They call them the “Night Dwellers” – a ghostly parade of hundreds of children trudging in silence along the dirt roads of northern Uganda. Each night they come from the outlying districts into the town centres to sleep in open spaces to avoid being kidnapped by the child soldiers of Africa’s strangest rebel group, The Lord’s Resistance Army.
In a continent bedevilled by conflict, there is nothing in Africa as grotesque and bizarre as the magic voodoo war being waged by the LRA’s child soldiers in Uganda.
Led by an illiterate former altar boy named Joseph Kony, nephew of a voodoo priestess, the LRA is an army of up to 20,000 mostly kidnapped and brainwashed children.
Ad: Vacation? City Trip? Weekend Break? Book Skip-the-line tickets
Over the past 17 years, Kony’s conscripted children have killed, raped, tortured and maimed thousands of Ugandans and have displaced more than a million from their homes.
The LRA is less an army than a warped Christian cult mixed with African animism and witchcraft. Kony’s stated aim is to overthrow the Ugandan Government and set up a regime based on the ten commandments. But he has no coherent political agenda beyond a cruelty towards children that defies comprehension.
The conflict was started in 1987 by Kony’s aunt, voodoo priestess Alice Lakwena, who exploited Uganda’s north-south rivalry to muster thousands of northern Ugandans to attack the southern capital of Kampala armed with little more than sticks, stones and voodoo dolls.
The revolt was crushed, but her nephew took advantage of the chaos to proclaim himself a prophet, telling his followers he could talk to spirits.
Kony and his disciples then built their army by kidnapping children from their homes and terrorising them into slavery. The United Nations estimates the LRA has kidnapped more than 20,000 children, and that they make up 85 per cent of Kony’s rebel force.
The LRA is the worst offender in a continent where Amnesty International estimates there are up to 120,000 soldiers under the age of 18.
The LRA’s recruiting process involves kidnapping a child — the preferred age is 10-15 – and forcing them to commit a horrific crime, often the killing of their parents or close relatives, so they can not return home.
The child soldiers are indoctrinated in Kony’s apocalyptic belief in the arrival of the “Silent World” — a time when all guns fall silent and those who use primitive weapons such as stones and spears will prevail. He uses selected Biblical passages to justify his soldiers severing limbs of their victims.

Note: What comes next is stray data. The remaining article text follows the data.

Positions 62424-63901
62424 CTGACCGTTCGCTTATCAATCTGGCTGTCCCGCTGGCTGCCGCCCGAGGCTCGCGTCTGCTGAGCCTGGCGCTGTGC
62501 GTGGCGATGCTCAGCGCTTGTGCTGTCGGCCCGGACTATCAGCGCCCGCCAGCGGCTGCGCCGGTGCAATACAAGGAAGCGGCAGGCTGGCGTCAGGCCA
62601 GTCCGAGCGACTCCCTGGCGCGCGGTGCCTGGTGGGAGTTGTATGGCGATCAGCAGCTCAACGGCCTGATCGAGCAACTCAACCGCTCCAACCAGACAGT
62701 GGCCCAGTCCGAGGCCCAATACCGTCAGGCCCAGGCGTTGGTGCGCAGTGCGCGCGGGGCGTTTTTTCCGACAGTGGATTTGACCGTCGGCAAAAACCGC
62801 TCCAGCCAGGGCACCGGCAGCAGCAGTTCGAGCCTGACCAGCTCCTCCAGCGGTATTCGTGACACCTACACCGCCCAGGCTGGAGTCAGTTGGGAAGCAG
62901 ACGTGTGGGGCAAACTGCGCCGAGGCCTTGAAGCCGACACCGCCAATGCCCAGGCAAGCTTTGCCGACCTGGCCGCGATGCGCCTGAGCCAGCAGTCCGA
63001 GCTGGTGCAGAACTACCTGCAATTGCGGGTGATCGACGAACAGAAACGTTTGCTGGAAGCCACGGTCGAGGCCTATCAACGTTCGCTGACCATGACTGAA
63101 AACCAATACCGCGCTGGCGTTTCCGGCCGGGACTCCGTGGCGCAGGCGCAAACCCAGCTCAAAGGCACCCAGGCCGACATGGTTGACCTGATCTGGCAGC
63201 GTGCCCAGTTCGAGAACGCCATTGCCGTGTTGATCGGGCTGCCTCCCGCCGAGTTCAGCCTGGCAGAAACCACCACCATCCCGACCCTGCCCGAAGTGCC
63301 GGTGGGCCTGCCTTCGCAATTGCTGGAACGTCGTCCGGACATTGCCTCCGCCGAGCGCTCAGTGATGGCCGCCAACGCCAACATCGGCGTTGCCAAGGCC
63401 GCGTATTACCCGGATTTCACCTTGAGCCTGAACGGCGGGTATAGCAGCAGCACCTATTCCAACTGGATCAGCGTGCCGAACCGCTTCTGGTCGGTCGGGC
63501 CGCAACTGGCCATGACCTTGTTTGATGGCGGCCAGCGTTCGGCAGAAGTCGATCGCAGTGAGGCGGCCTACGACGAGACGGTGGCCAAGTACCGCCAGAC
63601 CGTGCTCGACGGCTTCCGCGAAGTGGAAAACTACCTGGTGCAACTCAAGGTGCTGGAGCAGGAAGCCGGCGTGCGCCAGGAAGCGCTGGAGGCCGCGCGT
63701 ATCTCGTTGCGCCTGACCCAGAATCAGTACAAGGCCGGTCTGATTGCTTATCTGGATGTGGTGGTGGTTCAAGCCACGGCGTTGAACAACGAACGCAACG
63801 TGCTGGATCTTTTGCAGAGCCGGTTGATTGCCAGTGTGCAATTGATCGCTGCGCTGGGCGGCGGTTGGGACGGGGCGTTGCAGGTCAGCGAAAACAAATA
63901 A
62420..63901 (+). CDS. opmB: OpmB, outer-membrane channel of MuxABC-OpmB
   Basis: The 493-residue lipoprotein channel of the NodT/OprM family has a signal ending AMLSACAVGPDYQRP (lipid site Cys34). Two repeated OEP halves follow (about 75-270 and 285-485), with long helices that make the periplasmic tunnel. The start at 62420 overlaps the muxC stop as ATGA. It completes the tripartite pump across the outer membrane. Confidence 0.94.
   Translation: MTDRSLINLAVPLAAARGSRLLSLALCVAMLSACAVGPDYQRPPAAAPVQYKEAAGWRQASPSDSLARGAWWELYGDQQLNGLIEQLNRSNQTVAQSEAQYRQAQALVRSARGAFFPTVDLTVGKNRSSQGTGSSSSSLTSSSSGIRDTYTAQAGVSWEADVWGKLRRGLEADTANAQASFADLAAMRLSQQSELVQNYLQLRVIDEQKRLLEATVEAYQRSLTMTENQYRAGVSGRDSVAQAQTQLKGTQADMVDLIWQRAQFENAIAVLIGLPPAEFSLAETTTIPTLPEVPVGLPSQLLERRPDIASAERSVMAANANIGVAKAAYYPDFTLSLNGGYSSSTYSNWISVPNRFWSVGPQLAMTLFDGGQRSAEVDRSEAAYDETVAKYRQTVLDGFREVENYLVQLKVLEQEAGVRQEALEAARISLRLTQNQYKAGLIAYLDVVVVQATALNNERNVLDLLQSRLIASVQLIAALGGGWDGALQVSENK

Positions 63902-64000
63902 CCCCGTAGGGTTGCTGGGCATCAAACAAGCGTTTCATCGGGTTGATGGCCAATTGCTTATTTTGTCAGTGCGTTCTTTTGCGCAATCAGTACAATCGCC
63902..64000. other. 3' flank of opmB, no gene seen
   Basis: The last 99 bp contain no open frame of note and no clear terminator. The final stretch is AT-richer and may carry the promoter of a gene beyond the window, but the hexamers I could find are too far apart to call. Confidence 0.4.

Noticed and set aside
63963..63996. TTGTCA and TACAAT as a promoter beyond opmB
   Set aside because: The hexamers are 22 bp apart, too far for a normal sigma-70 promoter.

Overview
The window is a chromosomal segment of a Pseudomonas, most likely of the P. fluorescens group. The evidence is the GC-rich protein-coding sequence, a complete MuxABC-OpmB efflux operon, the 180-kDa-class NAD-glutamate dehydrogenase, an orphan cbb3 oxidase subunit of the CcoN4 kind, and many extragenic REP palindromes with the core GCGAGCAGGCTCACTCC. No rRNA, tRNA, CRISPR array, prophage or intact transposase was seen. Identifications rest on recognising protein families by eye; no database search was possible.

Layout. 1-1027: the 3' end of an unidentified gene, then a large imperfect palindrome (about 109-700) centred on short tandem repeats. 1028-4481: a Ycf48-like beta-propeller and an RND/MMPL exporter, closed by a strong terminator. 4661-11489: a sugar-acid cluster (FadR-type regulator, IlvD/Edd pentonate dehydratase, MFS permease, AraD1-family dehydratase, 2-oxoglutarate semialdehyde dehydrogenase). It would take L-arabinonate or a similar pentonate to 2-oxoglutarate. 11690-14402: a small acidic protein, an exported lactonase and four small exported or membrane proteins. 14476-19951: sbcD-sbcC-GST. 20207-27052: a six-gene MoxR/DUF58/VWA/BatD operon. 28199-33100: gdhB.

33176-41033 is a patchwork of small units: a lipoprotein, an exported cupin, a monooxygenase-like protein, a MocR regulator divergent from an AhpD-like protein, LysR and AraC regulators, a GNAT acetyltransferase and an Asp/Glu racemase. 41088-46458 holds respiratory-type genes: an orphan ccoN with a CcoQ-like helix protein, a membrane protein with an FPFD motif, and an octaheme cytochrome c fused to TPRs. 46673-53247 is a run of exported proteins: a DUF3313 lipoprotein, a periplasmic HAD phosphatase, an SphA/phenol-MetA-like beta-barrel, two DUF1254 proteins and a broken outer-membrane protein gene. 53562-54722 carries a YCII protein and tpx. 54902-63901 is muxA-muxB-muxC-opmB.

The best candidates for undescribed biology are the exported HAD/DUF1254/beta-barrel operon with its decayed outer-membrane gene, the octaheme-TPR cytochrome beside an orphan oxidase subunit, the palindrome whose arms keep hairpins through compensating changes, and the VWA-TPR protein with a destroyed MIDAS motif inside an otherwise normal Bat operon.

Kony, now in his 40s, is said to predict the outcome of battles by setting fire to toy guns and helicopters to see how they burn. He predicts LRA casualties by putting his finger in a glass of water.
But while Kony appears to be lost in a world of voodoo madness, the destruction he causes is real and tragic. A generation of parents in northern Uganda have had their children stolen from them, those who have not encouraged their sons and daughters to join the Night Dwellers.
Uganda’s Government has struggled to combat the LRA because the rebel group launches its attacks from southern Sudan with the apparent tacit support of the Sudanese regime.
In April, Sudan claimed it would help Uganda capture Kony, but so far it has done nothing.
Although the LRA is not strong enough to overthrow the Government, it continues to destabilise the country and sow misery in the north. After 17 years this “magic war” shows no sign of ending.
In February LRA soldiers attacked a refugee camp in northern Uganda, killing 200 people, including many women and children who were forced into their huts at gunpoint and then burnt alive.
In July, the UN’s International Criminal Court vowed to investigate war crimes in the region, but so far nothing has come of it.
Until it does, Africa’s voodoo war looks set to continue. The international community will talk their talk and the Night Dwellers will walk their walk.